Prenatal diet and lifestyle advice key to children's health, The Lancet emphasizes


24 Apr 2018 --- A series of articles published this week in the Lancet has further underlined the evidence around the importance of preconception diet, nutrition and lifestyle of parents to the health of their children. The research reinforces the need for nutritional advice and support for women trying to conceive from qualified professionals such as dietitians. Not only do women need to improve iron and folate status but other factors such as obesity, caffeine intake and malnutrition are shown to increase the risk of various diseases in unborn children.

Using data from 509 women of reproductive age (18-42) in the UK National Diet and Nutrition Survey, the report authors estimate that many UK women are not nutritionally prepared for pregnancy, and 96 percent of women in that age group have iron and folate dietary intakes below the recommendation for pregnancy (14.8mg per day, and 400µg per day, respectively).

The report authors encourage a range of interventions at the public health level as well as at the individual level, which span the whole life course. They emphasize that interventions need to begin early in the preconception period, if not before. This is particularly important when up to 40 percent of pregnancies are thought to be unplanned.

Folate and folic acid are key to a healthy prenatal diet. Over the past months, discussions regarding their benefits for women have increased. In January, UK researchers reported that there is no need for an upper limit of folate intake as the maximum suggested intake of folate (1 mg/day) is based on a “flawed” analysis. Their findings support recent calls for the UK Department of Health to approve the fortification of flour with folic acid, to protect babies from having neural tube defects.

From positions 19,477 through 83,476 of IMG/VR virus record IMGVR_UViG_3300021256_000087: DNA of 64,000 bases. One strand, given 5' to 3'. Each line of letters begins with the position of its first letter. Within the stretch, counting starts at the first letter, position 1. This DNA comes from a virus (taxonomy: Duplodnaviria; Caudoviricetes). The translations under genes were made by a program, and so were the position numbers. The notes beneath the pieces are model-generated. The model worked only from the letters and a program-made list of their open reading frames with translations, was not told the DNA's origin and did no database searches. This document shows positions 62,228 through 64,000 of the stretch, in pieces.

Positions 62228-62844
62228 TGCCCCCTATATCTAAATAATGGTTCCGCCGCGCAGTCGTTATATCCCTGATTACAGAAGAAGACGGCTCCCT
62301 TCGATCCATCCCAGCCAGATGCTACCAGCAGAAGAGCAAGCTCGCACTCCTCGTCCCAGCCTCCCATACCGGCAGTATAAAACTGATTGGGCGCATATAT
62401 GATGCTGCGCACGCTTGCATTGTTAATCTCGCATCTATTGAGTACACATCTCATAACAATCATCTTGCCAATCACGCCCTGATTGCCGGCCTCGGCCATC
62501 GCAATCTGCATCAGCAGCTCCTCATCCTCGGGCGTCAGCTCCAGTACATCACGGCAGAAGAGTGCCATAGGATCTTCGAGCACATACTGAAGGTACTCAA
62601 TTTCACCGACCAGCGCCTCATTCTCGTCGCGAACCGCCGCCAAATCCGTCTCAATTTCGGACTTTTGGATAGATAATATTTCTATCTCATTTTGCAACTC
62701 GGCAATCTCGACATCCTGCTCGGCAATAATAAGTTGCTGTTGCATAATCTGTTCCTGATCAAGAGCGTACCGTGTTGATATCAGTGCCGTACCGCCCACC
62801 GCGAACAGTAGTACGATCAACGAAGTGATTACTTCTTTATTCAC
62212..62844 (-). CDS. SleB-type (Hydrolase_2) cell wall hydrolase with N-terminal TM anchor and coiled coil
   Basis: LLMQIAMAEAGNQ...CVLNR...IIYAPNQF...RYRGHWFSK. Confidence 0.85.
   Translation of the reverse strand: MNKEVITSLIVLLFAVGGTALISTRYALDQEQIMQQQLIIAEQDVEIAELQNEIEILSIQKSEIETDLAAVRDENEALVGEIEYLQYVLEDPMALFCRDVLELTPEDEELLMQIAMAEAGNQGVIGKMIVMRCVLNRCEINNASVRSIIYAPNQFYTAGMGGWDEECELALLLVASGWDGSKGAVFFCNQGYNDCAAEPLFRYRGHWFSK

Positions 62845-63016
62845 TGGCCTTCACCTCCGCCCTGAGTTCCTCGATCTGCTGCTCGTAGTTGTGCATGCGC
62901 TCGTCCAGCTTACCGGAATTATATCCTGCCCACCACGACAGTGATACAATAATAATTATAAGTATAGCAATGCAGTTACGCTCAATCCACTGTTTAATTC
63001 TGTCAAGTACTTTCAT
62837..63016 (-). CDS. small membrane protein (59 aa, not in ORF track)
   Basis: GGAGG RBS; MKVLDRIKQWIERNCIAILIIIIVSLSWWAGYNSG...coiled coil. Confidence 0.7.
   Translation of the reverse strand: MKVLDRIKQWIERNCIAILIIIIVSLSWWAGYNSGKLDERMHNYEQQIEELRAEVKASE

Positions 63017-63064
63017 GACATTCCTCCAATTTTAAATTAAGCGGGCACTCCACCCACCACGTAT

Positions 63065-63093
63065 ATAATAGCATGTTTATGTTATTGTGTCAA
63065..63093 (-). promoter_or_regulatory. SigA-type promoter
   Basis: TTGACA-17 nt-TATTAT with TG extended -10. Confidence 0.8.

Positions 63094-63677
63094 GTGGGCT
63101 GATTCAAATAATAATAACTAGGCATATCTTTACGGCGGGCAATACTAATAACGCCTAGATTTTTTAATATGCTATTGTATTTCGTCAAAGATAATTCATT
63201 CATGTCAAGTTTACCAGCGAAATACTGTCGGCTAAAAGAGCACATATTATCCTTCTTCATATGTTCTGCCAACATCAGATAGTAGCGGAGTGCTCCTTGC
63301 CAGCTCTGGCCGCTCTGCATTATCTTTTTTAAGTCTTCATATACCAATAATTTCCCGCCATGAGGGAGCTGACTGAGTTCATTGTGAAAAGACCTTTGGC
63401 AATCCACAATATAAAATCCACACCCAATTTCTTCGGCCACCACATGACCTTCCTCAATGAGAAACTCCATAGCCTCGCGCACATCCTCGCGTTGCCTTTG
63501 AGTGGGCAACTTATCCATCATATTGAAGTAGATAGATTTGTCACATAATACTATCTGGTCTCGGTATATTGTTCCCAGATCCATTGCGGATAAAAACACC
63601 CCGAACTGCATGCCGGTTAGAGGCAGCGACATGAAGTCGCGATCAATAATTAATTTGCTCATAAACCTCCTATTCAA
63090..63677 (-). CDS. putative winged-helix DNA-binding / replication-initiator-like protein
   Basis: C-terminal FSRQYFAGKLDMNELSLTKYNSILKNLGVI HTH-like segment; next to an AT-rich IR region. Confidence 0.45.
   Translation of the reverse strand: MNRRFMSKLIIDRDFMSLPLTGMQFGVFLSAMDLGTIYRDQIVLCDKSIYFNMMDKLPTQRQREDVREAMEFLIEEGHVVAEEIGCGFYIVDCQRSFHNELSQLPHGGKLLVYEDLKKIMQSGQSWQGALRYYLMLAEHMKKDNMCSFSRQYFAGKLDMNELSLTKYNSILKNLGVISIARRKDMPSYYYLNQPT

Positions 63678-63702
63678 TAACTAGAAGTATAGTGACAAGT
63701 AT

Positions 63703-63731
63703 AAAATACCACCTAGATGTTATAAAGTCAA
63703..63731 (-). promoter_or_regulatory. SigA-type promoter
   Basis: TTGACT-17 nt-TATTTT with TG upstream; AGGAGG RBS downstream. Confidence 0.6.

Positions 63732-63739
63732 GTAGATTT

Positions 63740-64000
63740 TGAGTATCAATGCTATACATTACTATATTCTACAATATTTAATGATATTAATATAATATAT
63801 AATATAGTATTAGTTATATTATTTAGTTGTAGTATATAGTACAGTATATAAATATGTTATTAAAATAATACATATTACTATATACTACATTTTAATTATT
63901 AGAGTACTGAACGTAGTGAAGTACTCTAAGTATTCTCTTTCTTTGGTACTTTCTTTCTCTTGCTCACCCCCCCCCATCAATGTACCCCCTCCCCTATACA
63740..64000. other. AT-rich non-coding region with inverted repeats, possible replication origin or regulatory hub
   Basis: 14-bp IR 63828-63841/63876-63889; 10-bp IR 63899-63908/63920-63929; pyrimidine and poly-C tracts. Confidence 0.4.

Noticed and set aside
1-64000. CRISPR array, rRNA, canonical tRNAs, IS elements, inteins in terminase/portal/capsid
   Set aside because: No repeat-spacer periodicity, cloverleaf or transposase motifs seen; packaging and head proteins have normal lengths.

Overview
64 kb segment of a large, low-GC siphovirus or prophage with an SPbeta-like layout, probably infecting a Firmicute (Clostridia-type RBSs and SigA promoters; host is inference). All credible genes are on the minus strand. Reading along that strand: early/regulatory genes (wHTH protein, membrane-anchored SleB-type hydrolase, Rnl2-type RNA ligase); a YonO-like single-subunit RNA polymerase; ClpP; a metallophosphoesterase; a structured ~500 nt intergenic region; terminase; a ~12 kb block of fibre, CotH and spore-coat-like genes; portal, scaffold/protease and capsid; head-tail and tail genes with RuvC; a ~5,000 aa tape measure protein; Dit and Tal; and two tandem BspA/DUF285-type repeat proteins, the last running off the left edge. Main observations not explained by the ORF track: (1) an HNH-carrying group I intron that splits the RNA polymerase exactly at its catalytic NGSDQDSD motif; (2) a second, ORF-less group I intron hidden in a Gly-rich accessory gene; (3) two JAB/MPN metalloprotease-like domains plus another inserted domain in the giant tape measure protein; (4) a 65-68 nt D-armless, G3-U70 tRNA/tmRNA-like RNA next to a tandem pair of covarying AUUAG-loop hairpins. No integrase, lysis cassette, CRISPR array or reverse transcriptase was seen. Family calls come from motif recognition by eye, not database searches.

Anencephaly and spina bifida (collectively referred to as neural tube defects) are relatively common but serious birth defects, affecting 1 in every 500-1,000 pregnancies. In 1991, a Medical Research Council randomized trial showed that increasing folic acid intake immediately before and early in pregnancy prevented most cases of neural tube defects.

As a result, 81 countries, including the US since 1998, have introduced mandatory folic acid fortification of cereals, which has been found to reduce the prevalence of neural tube defects, without any evidence of harm. In countries that have introduced fortification, the number of neural tube defects has decreased by up to a half.

The British Dietetic Association (BDA) reported that is strongly supports the mandatory fortification of flour with folic acid in order to increase the intake of folate and reduce the risk of neural tube defects in pregnancy, which currently affect around 16 families a week in the UK.

Recently, the Council for Responsible Nutrition (CRN), a US trade association for the dietary supplement and functional food industry, has issued a statement calling attention to the benefits of folic acid for all women of childbearing age. The statement came in response to a study, “Association of Folic Acid Supplementation During Pregnancy With the Risk of Autistic Traits in Children Exposed to Antiepileptic Drugs In Utero,” published in January in JAMA (Journal of the American Medical Association) Neurology.

“Supplementing with folic acid by women who are pregnant, or capable of becoming pregnant, has proven essential to reduce neural tube birth defects in babies, and this new study demonstrates the potential for additional benefits of continuous folic acid supplementation,” Andrea Wong, Ph.D., vice president, scientific & regulatory affairs, CRN, says in the statement.

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